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Title: SP-339-10: Guidelines for the Performance-Based Seismic Design of Seismic Category 1 Concrete Structures in Nuclear Power Plants

Author(s): John S. Ma

Publication: Symposium Paper

Volume: 339


Appears on pages(s): 155-172

Keywords: containment building, containment internal structures, earthquake, performance-based design, safety, seismic design, and shield building

DOI: 10.14359/51724701

Date: 3/1/2020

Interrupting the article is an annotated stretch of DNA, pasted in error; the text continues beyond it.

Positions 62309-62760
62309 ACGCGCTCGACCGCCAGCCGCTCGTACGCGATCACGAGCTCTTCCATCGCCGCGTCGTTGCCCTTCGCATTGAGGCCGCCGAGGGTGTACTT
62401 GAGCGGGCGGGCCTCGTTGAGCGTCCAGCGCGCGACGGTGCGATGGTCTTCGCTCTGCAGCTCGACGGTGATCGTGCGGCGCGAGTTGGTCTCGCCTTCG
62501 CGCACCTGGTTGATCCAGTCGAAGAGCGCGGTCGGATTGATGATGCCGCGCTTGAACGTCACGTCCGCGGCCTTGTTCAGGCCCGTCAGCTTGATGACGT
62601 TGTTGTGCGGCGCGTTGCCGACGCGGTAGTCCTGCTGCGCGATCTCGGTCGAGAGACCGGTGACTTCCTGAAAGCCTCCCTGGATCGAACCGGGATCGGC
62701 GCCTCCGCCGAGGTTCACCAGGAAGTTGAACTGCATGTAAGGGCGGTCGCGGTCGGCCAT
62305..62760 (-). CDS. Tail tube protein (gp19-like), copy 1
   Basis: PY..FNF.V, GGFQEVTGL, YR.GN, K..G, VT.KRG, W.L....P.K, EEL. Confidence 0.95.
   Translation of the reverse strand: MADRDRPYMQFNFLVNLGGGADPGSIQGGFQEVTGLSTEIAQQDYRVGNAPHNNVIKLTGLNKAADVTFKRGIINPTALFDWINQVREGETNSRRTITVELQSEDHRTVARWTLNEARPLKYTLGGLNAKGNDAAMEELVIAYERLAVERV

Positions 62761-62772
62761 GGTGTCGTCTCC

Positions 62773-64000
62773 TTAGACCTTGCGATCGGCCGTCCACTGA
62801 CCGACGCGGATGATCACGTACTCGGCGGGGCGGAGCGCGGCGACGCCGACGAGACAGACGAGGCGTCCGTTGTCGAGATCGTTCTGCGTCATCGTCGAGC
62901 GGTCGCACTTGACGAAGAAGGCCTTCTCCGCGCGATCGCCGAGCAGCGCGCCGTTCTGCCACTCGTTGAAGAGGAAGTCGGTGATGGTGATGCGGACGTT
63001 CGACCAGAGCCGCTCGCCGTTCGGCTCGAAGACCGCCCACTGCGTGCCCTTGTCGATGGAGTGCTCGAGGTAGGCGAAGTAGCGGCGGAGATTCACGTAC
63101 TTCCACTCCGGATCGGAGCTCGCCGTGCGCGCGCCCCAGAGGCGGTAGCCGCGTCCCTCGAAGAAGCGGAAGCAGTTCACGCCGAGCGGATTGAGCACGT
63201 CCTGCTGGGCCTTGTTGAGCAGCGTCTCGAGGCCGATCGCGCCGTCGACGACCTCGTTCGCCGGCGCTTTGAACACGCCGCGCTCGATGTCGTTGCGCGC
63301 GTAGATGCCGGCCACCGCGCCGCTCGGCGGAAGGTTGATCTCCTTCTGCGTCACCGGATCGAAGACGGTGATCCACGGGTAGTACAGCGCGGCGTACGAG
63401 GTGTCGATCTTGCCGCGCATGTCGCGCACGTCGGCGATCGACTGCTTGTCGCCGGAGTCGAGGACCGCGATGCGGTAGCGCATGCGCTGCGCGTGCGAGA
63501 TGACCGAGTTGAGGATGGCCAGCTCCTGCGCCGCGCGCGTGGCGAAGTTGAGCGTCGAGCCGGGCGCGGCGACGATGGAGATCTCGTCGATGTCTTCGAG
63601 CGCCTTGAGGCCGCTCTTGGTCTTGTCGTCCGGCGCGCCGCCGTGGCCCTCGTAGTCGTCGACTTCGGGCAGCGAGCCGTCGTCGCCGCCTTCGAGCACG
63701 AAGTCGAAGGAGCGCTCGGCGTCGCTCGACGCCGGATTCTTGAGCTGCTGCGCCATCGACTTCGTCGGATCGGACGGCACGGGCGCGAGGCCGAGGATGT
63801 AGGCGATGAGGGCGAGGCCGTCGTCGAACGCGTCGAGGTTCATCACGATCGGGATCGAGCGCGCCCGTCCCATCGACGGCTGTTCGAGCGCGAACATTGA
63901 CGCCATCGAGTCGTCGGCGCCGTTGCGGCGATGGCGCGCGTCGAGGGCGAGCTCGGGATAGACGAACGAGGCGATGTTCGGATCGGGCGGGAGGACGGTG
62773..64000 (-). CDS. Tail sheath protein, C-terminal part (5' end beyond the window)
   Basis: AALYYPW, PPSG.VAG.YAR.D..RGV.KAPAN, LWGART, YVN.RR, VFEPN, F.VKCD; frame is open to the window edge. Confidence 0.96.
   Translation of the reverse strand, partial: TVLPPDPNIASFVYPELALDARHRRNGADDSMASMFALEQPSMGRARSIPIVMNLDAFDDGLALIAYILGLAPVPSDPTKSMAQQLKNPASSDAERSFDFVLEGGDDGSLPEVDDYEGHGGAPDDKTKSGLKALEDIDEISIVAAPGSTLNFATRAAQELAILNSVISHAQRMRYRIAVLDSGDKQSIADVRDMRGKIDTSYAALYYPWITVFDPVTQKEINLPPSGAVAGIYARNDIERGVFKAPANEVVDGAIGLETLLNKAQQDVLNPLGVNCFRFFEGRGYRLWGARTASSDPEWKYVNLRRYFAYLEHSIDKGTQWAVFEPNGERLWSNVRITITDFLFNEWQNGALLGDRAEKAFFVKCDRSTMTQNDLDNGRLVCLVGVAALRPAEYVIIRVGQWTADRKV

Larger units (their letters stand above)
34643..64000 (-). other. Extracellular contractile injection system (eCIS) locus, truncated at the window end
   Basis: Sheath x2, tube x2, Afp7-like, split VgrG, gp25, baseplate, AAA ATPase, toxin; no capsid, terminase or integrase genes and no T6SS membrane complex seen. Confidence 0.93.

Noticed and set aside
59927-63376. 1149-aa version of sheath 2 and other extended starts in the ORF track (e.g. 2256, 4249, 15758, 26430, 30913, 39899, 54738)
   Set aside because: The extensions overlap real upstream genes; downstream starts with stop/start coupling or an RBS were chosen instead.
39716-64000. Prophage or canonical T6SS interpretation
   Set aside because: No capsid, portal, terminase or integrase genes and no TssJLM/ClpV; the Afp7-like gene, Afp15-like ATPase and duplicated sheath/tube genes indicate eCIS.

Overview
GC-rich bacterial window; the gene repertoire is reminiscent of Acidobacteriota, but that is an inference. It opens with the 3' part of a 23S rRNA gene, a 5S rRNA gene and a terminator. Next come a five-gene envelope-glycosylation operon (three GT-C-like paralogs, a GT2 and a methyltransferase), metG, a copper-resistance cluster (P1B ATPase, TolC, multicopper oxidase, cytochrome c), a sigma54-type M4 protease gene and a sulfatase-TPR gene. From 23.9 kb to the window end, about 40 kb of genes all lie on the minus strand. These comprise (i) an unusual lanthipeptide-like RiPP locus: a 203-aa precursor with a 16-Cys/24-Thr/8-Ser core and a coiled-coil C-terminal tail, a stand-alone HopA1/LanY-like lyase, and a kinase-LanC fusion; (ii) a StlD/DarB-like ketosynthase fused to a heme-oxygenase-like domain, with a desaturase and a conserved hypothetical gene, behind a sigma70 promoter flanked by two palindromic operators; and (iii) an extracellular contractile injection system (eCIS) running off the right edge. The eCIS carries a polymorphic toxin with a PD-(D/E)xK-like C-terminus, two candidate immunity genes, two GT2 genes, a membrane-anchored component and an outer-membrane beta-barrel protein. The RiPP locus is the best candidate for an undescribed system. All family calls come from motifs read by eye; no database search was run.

The U.S. Nuclear Regulatory Commission (NRC) defines seismic Category 1 structures as the structures (buildings) that should be designed and built to withstand the maximum potential earthquake stresses for the particular region where a nuclear plant is sited. Seismic Category 1 structures have been designed for ground-shaking intensity associated with a safe-shutdown earthquake (SSE) – the intensity of the ground motion that will trigger the process of automatic shutdown of the reactor in operation. The SSE generates floor response spectra at different floor elevations in a building, and these spectra and their associated forces are used for the design of piping and piping anchors and equipment and equipment anchors at their floor locations. The NRC policy requires that the seismic Category 1 structures whose collapse could cause early or/and large release of radioactive materials into the atmosphere to be analyzed/designed for “no collapse” during the ground-shaking intensity of a review-level earthquake (RLE), which is 1.67 times that of an SSE. Most seismic Category 1 concrete structures, such as containment and shield buildings (curved cylindrical wall; see Figs. 1 and 2 in the next section) and containment internal structures (straight wall; see Fig. 1), use walls to resist earthquakes. This paper presents guidelines for the performance-based seismic design for these wall-typed structures that could meet the NRC policy. The method consists of (1) proportioning wall thickness based on shear stress of 6√fc’ (0.5√fc’ megapascals (MPa)) generated by SSE ground motions, (2) limiting vertical compressive stress in walls to less than 0.35 fc’, (3) providing minimum percentage of reinforcement of 1.0 percent to prevent steel reinforcing bar fracture, (4) subjecting the building design to nonlinear dynamic response analyses under RLE ground motions, (5) identifying any members and their connections in the building that have failed or collapsed during the RLE ground motions, (6) increasing reinforcement or wall thickness, or both, to provide additional strength or/and ductility for the failed or collapsed members and their connections, and (7) resubjecting the revised building design to the nonlinear dynamic response analyses as stated in step (4) until no collapse of the building and its members and their connections. This performance-based seismic design method is a direct, transparent, and scientific answer to whether these important seismic Category 1 structures meet the NRC’s policy that they will not collapse during the RLE ground motions. Examples of using the nonlinear dynamic response analyses are cited and described. Guidelines for the performance-based seismic design of seismic Category 1 concrete Structures are listed at the end of this paper.